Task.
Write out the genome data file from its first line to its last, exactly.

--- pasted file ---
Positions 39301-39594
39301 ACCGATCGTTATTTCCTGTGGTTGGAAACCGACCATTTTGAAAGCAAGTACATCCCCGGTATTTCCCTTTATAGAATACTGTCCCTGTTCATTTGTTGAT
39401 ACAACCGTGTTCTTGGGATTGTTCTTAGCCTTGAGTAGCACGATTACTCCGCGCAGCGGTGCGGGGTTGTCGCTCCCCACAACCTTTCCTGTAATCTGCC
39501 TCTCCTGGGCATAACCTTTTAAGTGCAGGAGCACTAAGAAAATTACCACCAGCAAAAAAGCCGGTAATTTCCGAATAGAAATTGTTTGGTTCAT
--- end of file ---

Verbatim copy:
Positions 39301-39594
39301 ACCGATCGTTATTTCCTGTGGTTGGAAACCGACCATTTTGAAAGCAAGTACATCCCCGGTATTTCCCTTTATAGAATACTGTCCCTGTTCATTTGTTGAT
39401 ACAACCGTGTTCTTGGGATTGTTCTTAGCCTTGAGTAGCACGATTACTCCGCGCAGCGGTGCGGGGTTGTCGCTCCCCACAACCTTTCCTGTAATCTGCC
39501 TCTCCTGGGCATAACCTTTTAAGTGCAGGAGCACTAAGAAAATTACCACCAGCAAAAAAGCCGGTAATTTCCGAATAGAAATTGTTTGGTTCAT